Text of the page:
A lesson should be learned by the way Democrats and the liberal media attempted to slime Budget Director Mick Mulvaney out of a job this week. Hell, did we say out of a job? You could go further and say this was their attempt to not only block Mulvaney from ever getting that White House Chief of Staff position he’s been rumored to be in line for, but possibly even bring him up on ethics violations. This was yet another effort on the part of the left to completely trash a Trump administration official’s reputation – a bit of business that they’ve gotten extremely good at. After all, just look at the way they’ve gone after Scott Pruitt. And hell, this was also a week they got a huge win by derailing VA Secretary nominee Dr. Ronny Jackson.

It’s time to stop letting them do it. It would be one thing if the media was digging into these individuals and finding areas of rightful concern. Then the problem would be that President Trump is failing to subject his nominees to the appropriate standards of vetting – which is the narrative the left is trying to build. But that’s not the problem. The problem is that the left is going into overdrive to find quotes, deals, speeches, and incidents that you can find in a deep dive into literally anyone’s life and then turning molehills into mountains for public consumption.

With Mulvaney, the ruse was more obvious than usual, but that didn’t stop dozens of Democrats and (probably) hundreds of news outlets from running with the story. After all, this was pretty juicy. Did Mulvaney just admit that he was running a pay-to-play scheme as a congressman?

Let’s go to the videotape (metaphorically).

“If you were a lobbyist who never gave us money, I didn’t talk to you,” Mulvaney said in a speech to bankers. “If you were a lobbyist who gave us money, I might talk to you. If you came from back home and say in my lobby, I talk to you without exception, regardless of the financial contributions. People coming from back home, to tell people in Congress what issues are important to them, is one of the fundamental underpinnings of our democracy, and you have to continue to do it.”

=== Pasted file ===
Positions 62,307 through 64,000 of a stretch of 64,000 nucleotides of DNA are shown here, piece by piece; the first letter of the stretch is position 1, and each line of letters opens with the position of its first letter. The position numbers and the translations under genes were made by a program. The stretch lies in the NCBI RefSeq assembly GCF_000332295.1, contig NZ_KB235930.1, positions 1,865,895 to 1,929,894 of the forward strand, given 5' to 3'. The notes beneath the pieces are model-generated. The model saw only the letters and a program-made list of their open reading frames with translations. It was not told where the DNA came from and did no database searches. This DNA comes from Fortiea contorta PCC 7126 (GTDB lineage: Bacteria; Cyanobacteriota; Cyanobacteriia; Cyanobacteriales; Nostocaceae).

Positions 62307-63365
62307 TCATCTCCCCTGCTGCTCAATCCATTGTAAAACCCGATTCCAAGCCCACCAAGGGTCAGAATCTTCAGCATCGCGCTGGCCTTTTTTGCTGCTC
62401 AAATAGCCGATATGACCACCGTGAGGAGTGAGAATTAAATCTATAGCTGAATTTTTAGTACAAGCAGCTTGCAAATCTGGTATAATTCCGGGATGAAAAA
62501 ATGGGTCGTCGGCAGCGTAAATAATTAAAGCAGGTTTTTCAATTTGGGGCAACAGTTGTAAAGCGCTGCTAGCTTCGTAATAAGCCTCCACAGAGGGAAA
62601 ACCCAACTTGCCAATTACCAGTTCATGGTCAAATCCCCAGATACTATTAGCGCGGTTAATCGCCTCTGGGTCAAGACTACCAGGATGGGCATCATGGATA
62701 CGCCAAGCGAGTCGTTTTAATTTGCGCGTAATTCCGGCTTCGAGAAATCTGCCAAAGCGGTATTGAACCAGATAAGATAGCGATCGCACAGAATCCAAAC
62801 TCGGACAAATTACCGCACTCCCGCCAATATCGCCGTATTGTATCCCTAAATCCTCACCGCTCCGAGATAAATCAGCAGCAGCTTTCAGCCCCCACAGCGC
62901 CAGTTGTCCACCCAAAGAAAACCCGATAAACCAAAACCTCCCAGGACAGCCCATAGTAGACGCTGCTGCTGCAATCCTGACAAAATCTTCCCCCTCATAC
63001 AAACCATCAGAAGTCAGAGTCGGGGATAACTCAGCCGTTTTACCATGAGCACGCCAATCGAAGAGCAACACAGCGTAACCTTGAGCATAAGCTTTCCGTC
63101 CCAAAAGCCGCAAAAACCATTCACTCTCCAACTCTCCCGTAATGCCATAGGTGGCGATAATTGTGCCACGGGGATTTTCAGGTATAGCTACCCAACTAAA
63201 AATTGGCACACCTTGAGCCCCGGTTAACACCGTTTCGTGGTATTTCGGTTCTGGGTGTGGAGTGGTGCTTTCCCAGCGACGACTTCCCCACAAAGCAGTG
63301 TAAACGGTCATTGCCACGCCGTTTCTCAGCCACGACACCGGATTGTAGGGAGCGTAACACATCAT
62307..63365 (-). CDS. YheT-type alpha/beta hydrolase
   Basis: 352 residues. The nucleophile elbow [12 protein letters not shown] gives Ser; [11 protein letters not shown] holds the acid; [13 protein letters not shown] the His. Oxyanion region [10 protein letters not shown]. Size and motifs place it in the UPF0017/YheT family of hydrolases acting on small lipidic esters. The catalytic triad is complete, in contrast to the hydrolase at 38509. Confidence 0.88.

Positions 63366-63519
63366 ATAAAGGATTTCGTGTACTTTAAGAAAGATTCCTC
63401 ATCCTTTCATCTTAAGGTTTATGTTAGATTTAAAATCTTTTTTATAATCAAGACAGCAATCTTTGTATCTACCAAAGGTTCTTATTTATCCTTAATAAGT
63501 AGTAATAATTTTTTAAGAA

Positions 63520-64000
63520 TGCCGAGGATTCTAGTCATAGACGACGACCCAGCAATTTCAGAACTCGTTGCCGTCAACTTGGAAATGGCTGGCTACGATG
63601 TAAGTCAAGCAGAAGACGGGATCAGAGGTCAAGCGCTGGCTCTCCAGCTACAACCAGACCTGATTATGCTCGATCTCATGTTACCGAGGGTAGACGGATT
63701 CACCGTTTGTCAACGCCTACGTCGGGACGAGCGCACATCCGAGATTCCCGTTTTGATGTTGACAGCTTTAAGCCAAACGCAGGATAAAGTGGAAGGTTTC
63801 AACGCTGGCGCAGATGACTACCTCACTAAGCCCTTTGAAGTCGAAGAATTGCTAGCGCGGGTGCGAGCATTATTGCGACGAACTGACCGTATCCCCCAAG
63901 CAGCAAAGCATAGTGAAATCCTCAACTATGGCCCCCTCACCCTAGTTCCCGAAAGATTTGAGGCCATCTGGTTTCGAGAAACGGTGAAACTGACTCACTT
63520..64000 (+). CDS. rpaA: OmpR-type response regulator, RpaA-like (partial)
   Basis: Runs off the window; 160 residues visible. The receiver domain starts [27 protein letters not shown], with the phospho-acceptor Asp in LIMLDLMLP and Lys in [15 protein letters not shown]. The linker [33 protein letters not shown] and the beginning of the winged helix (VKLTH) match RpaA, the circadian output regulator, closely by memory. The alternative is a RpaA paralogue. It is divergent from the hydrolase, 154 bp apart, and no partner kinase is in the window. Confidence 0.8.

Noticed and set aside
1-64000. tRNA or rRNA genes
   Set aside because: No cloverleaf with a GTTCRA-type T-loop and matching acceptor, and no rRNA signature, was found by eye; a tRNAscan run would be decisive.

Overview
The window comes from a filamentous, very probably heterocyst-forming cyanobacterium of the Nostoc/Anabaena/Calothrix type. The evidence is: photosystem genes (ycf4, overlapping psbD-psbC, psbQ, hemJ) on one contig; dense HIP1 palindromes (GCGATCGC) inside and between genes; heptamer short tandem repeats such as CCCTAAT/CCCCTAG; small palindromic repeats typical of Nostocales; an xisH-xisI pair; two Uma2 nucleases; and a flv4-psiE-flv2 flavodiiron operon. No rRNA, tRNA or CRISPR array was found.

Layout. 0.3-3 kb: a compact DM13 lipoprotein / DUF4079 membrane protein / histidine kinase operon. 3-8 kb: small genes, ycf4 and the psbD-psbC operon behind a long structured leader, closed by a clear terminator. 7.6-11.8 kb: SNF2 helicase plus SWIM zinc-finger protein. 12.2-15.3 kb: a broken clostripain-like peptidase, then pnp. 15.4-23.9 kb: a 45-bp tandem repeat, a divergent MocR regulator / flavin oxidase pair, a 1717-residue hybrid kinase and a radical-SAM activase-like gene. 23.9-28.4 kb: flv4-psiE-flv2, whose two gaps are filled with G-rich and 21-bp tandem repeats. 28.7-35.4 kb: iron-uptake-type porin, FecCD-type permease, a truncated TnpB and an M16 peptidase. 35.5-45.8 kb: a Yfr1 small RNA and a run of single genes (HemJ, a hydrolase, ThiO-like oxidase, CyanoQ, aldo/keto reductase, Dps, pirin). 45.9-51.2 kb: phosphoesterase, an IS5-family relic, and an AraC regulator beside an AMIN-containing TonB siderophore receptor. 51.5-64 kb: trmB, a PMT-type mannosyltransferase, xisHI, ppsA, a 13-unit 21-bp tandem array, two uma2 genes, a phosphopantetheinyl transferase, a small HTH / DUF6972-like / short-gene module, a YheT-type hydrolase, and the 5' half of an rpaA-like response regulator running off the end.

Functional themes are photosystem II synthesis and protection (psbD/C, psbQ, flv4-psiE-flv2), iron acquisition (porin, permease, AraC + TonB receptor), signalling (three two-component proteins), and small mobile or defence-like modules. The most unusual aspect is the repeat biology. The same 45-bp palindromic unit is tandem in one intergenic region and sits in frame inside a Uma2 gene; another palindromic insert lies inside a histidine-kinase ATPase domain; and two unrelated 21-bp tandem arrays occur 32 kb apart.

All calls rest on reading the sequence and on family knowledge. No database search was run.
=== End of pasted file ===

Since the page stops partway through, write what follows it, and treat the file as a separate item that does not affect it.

It’s clear what Mulvaney is getting at here. He’s telling bankers to concentrate on their local congressmen – not to fill their coffers up with donations but to go in and sit down with them. Because congressmen are always going to be more willing to sit and meet with business officials and bankers who double as their constituents. It is, after all, a lawmaker’s duty to represent those constituents, no matter how prominent or famous they may get on Capitol Hill.

But the media didn’t bother talking about the greatest chunk of that statement. They took the first two lines, stripped them of context, and ran with a story where Mulvaney was basically saying, “Hey, if you want a Republican congressman’s attention, you’d better donate to the campaign, yo.”

Perhaps Mulvaney could have chosen his words a bit more carefully, but it is the height of dishonesty to take those comments out of context and then try to build a scandal around them. And this is what the media is doing to Pruitt, Ben Carson, Ronny Jackson, Pompeo, and every other individual in Trump’s orbit. This is a game to them – to see which careers they can destroy with the least amount of evidence.